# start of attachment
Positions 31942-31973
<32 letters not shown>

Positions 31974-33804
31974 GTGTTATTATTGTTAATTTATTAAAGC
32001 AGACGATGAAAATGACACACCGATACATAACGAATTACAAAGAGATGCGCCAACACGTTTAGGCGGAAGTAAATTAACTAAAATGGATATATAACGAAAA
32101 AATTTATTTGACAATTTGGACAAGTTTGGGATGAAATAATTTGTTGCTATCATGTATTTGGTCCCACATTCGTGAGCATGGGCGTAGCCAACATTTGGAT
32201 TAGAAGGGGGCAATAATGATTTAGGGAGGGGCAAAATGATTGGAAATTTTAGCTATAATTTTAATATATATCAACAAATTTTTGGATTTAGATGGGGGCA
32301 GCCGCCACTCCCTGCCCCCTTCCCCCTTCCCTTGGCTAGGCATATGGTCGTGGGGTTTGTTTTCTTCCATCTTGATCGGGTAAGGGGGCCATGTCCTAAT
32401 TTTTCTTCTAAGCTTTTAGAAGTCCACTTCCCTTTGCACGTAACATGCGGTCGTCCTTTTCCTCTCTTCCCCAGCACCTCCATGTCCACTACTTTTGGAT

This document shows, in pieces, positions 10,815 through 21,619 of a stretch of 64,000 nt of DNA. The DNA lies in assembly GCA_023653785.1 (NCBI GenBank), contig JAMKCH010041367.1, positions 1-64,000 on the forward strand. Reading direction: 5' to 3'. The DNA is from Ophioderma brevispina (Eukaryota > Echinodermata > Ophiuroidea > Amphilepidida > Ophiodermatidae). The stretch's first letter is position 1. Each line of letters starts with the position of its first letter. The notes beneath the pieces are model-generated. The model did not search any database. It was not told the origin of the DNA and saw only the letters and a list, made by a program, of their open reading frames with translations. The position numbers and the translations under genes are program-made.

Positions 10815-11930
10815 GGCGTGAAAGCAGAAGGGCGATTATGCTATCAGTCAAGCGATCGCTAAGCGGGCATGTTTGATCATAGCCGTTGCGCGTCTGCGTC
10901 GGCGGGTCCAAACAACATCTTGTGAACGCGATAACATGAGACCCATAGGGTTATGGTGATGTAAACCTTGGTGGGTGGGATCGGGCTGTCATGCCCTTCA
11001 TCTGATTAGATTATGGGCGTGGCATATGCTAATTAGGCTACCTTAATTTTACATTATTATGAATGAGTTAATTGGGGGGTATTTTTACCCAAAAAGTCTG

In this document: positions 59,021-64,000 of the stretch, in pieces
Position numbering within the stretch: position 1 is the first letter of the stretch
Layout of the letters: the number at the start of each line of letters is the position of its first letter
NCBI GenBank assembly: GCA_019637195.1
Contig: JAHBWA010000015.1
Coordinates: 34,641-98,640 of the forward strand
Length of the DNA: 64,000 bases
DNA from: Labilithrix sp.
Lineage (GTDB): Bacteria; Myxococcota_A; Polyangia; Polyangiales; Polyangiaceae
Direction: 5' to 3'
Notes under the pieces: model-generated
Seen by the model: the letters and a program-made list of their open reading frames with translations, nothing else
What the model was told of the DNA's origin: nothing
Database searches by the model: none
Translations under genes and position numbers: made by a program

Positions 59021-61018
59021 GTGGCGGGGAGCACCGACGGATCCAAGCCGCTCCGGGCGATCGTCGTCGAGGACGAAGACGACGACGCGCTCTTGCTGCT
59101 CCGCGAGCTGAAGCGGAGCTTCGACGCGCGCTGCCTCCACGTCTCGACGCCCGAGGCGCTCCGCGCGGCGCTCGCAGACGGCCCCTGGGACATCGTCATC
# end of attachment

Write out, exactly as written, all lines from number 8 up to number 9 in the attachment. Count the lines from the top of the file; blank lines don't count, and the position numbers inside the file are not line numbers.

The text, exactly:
32301 GCCGCCACTCCCTGCCCCCTTCCCCCTTCCCTTGGCTAGGCATATGGTCGTGGGGTTTGTTTTCTTCCATCTTGATCGGGTAAGGGGGCCATGTCCTAAT
32401 TTTTCTTCTAAGCTTTTAGAAGTCCACTTCCCTTTGCACGTAACATGCGGTCGTCCTTTTCCTCTCTTCCCCAGCACCTCCATGTCCACTACTTTTGGAT